How Do Shellfish Have Sex?

Lina asks: How do shellfish have sex?

Now You KnowShellfishly? *crickets*

They don’t have any trendy, happening nightclubs. They don’t have flowers, jewelry, or boxes of chocolates.  They have no Viagra, stiff drinks, or cheesy pickup lines. But that doesn’t mean shellfish aren’t getting lucky.  Oysters, mussels, crabs, lobsters, shrimp, and thousands of other varieties of shellfish have their own unique mating techniques.  I’ll cover a few of the more interesting here.

Take lobsters. The females are the sexual aggressor here as the male lobsters are hard to convince to stop their fighting with one another and do some mating.  Female lobsters will sometimes even queue up outside of the dominant male lobsters’ den to get their turn.

When the female lobster is ready for action (and ready to molt), she seeks out the dominate male’s den.  Once she’s managed to get up to the entrance, she releases a pheromone into the den of the male. This is the only way to get the dominant male more interested in making some love rather than fighting with the other males.

He then comes out of his bachelor pad aggressively, ready to attack pretty much any lobsters around, but she continues to waft her lady smell in his face and he’ll generally calm himself, though he may fight with her a bit, just because that’s what he does.  At some point during the fight, she’ll give up and let him win.

Now that he feels especially manly, the female will start stroking his head with her claws and the two will enter his den.

The female then strips naked (molts) and the male gently turns her over for mating… or eating her.  At this point, he may do either one depending on his mood.  As she’s gotten rid of her shell, she’s pretty much completely at his mercy here.  Assuming the male decided to mate, the female is allowed to stay in the male’s den under his protection for about a week until her new shell hardens. (No word on whether he ever calls again; probably not as once he’s done with her, he’ll allow the next lady into his den, assuming she’s adequately drugged him up with her lady smell).  If he happens to have eaten the female, the next female will try her luck, wafting her lady smell at him.  I mean, his belly’s full now, might as well now try to appeal to his other bodily needs.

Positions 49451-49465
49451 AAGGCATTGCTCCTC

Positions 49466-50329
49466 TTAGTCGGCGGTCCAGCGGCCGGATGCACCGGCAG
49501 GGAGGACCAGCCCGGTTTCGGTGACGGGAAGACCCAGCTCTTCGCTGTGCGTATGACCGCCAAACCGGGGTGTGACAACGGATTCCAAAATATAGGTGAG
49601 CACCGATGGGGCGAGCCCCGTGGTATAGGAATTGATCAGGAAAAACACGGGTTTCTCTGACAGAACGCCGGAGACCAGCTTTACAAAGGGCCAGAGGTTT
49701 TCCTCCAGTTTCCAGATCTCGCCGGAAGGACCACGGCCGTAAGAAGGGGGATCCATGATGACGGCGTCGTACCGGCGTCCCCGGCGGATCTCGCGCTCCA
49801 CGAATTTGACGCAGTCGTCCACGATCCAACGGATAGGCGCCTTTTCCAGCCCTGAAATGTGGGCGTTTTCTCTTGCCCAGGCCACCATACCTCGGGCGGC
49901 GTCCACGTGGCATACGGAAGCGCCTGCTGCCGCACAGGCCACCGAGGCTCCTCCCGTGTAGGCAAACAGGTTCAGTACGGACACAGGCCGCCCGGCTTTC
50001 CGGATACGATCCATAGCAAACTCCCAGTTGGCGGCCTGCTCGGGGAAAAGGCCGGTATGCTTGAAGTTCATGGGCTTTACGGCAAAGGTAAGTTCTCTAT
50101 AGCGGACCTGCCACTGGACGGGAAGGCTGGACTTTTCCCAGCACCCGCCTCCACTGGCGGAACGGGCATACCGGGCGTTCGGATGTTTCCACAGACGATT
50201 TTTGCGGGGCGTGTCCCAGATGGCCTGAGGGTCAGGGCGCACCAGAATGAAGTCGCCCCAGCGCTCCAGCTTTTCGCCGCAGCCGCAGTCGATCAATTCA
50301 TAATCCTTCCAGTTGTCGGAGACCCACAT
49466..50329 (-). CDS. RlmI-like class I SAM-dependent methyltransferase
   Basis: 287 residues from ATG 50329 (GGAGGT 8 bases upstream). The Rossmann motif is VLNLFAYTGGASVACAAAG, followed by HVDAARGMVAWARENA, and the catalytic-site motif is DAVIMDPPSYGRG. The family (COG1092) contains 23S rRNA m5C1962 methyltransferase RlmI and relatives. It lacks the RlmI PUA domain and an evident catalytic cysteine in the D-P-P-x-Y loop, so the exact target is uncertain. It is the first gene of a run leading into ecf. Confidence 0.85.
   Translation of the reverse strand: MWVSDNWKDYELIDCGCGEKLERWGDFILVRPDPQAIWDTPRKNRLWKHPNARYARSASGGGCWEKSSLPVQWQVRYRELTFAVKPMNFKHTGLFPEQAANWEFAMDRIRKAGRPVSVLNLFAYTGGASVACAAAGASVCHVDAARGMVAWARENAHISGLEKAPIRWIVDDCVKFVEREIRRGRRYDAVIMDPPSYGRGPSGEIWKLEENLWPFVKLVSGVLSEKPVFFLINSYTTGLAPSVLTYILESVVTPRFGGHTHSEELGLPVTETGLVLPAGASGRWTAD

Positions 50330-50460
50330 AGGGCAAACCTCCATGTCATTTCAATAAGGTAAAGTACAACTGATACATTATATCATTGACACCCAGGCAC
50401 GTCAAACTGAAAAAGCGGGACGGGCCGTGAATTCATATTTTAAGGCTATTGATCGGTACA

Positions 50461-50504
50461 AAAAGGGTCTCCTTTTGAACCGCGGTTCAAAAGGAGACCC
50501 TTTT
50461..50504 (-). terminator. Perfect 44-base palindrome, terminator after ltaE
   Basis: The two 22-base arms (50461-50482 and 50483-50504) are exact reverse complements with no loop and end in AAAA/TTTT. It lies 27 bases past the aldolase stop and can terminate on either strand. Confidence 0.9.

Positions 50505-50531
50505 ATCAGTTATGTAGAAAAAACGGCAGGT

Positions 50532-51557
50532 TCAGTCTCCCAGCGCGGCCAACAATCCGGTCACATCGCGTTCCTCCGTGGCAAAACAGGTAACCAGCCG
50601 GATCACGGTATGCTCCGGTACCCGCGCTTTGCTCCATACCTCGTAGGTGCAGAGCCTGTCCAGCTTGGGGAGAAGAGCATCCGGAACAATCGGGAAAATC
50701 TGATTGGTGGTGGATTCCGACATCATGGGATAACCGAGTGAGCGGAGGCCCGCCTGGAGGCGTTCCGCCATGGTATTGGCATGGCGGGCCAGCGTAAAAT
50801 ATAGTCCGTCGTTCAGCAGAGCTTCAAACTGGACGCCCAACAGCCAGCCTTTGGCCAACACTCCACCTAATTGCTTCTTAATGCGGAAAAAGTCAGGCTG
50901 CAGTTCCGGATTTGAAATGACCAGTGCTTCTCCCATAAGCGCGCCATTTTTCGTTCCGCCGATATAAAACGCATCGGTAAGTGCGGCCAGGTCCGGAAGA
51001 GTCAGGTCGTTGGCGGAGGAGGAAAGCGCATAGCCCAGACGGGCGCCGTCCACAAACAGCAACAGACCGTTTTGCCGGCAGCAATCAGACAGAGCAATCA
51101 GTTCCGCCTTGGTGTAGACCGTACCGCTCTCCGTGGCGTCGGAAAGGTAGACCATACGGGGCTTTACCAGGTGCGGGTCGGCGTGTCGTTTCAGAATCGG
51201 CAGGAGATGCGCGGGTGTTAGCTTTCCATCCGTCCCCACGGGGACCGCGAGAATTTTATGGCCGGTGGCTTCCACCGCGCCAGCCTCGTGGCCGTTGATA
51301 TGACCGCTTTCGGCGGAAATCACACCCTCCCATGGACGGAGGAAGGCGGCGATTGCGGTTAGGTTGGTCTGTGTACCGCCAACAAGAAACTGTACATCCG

Crabs have a similar ritual (the female crab also molts before mating), but this time the male has to do the impressing.  The molting here is preceded by a scene reminiscent of a frat party. The male tries to impress the female by standing on the tips of his walking legs and rocking from side to side. (Researchers have yet to determine whether he’s wearing a toga.)  Even if the female likes what she sees and accepts the invitation, she still plays hard to get for a bit. The male then carries the female around for a few days, no doubt showing how strong he is, before she molts.  They then mate- brace yourself- for a few hours. When they are finished, the male often cradles the female until her new shell hardens. (Who says all men are pigs?)

As with crabs and lobsters, shrimp mate just after the female molts. When it comes to going for a roll in the seaweed, shrimp appear to be creatures of habit- not unlike some human couples; shrimp generally mate three times a year (in the spring, summer, and winter).

The mating habits of mussels, clams, and oysters are downright wacky. With all three varieties, an adult male shoots sperm into the water hoping to hit a lady. The female has thousands of eggs in her gills. She catches all the sperm she can and then begins fertilization.  Kinky…

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